by Madelyn Augustine, Kennedy Lancaster, and Lana Tutterow
Documents found in the Sporting News Archives show some ways how World War 2 affected the country on the business level. Found in the folders on the Sporting News financial information were documents explaining how to sell War Loans Bonds to employees of the company. The selling of series E bonds began in 1941 as a way for the government to raise money for funding military operations during the war. Documents included in the archives include explanations of these bonds, and informational pamphlets with instructions on how to best sell these bonds to one's fellow workers. The process involved recruiting "captains" who would be assigned different people in the company to sell to. Instructions on choosing captains include tips such as: "choose them from among those who have relatives, or, better still, those who have lost relatives in the Service". They were also told to make sure to ask their coworkers up to three times, and many would choose to buy bonds if asked more than once. The archive includes a letter from the Missouri War Finance Committee that claims that 83% of people buy bonds when they are asked three or more times. There are also copies of the official application forms for the savings bonds.
During WWII, after America had joined the war, The Sporting News decided to do something special for the American Soldiers going to fight. The Sporting News put together a tabloid edition of their paper to send both to army camps and overseas to the soldiers who had already shipped out. The paper was extremely well received, and the tabloid format was incredibly popular. The Spinks received hundreds of letters thanking them for their tabloid, detailing how news of sports back home really boosted morale. Former WWI soldiers, sports writers, and current paper owners alike commended the tabloid for how wonderful it was for the Sporting News to come up with the Overseas Edition.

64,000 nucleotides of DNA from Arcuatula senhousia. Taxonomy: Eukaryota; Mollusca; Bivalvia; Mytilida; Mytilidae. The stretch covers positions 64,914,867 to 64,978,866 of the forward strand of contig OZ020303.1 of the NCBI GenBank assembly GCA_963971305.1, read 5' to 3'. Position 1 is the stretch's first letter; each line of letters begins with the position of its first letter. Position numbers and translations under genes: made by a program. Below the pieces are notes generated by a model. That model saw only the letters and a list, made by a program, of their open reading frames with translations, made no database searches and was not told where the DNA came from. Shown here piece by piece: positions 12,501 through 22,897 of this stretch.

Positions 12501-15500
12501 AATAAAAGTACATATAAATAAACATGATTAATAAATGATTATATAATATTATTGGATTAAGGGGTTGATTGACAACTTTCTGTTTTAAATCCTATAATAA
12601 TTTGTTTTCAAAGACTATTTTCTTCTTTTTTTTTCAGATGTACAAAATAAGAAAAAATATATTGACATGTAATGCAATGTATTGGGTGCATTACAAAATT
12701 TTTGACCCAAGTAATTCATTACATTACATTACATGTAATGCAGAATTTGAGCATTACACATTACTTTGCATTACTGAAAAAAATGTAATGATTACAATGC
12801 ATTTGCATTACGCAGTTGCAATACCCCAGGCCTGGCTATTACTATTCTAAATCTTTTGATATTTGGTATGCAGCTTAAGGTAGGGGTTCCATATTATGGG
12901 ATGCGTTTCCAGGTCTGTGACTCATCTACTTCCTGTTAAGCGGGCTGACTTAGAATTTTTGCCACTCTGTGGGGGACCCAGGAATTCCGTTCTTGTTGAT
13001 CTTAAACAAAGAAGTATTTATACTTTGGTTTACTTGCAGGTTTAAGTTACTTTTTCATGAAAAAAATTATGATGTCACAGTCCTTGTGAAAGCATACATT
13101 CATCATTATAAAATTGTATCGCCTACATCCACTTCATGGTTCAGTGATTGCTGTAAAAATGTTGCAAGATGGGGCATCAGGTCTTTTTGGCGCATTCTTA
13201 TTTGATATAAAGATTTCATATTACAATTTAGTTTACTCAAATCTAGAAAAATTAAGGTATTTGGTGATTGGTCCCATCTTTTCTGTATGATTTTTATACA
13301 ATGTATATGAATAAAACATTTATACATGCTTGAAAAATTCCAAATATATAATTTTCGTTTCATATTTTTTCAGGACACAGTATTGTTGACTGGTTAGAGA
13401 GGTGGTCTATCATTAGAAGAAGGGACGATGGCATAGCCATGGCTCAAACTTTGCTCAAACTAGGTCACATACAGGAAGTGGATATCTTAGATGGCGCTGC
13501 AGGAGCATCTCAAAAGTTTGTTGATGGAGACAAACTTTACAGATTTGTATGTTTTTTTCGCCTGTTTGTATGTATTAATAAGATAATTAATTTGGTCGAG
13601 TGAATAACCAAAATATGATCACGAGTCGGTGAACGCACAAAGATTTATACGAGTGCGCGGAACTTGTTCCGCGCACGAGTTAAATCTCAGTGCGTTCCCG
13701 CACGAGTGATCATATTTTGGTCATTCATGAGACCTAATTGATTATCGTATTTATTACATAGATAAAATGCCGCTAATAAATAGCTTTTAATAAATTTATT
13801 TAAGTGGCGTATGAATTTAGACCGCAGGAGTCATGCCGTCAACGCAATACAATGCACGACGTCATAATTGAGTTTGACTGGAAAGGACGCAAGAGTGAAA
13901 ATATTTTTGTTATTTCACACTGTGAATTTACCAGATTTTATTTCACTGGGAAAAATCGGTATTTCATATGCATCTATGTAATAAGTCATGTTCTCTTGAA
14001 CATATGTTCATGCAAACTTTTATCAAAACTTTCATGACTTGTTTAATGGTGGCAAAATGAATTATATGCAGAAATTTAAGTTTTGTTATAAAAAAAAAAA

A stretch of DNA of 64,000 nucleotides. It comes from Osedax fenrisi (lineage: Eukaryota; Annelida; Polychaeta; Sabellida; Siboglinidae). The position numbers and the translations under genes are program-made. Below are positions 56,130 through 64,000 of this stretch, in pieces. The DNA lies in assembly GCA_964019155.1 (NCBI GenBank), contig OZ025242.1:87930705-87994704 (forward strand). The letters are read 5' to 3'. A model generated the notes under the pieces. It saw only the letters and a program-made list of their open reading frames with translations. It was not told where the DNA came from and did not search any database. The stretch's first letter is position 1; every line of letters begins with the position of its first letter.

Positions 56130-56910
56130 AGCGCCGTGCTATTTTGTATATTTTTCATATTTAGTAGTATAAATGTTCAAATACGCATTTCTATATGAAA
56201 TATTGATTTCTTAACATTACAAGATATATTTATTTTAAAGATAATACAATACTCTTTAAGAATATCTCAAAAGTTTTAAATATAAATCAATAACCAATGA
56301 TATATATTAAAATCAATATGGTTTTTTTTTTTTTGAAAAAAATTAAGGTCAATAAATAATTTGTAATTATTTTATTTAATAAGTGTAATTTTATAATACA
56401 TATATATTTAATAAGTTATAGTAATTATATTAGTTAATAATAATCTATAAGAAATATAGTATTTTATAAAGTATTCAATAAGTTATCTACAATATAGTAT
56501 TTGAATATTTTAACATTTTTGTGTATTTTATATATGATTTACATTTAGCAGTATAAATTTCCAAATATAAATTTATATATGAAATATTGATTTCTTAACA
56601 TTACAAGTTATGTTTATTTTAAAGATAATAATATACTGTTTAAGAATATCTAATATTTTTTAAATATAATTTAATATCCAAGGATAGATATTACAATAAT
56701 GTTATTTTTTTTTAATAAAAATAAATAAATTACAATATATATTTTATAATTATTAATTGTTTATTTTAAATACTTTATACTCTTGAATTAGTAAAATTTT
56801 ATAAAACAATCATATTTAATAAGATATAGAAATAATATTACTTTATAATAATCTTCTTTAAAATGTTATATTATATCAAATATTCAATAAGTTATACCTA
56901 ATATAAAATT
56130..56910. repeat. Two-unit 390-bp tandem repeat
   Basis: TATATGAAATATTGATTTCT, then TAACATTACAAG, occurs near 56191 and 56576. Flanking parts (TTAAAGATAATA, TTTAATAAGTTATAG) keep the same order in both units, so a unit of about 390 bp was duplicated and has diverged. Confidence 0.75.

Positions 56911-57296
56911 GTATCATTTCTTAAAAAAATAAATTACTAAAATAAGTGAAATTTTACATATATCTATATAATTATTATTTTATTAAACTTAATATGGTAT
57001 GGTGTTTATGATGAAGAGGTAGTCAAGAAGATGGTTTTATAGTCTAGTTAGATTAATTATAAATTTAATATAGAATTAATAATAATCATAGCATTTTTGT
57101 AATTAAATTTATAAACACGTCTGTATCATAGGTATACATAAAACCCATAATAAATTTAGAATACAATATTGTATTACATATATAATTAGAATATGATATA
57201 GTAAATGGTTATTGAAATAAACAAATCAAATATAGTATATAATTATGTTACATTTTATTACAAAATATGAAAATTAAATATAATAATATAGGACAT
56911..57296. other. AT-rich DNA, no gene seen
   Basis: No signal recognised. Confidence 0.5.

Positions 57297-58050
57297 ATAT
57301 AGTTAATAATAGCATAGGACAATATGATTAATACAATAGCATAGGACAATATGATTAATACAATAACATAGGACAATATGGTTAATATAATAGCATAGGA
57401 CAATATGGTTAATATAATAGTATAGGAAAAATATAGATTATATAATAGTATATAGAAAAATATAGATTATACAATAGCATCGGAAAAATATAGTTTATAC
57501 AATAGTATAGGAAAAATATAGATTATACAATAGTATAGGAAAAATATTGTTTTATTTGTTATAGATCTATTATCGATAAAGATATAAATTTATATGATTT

In the 1970s the spirit of the United States military and nation as a whole had certainly been ravished by decades of seemingly never-ending conflict; from the horrors of the second World War, which was nearly immediately followed by the conflict in Korea, to the Vietnam War which was nearing its end near the time of the creation documents which are referenced. The Sporting News was providing editions at a lower rate to servicemen and military camps through the American League. Spink himself was in constant communication with the president of the American League, Joseph Cronin in order to continue supplying this service to the men in the military. The documents reference that men in the armed services were directly contacting Sporting News with acknowledgements and thanks for the editions which they were receiving. It is clear in Spink’s correspondence that he is a firm believer that sports and baseball specifically have the ability to boost morale for those involved in the military and these conflicts.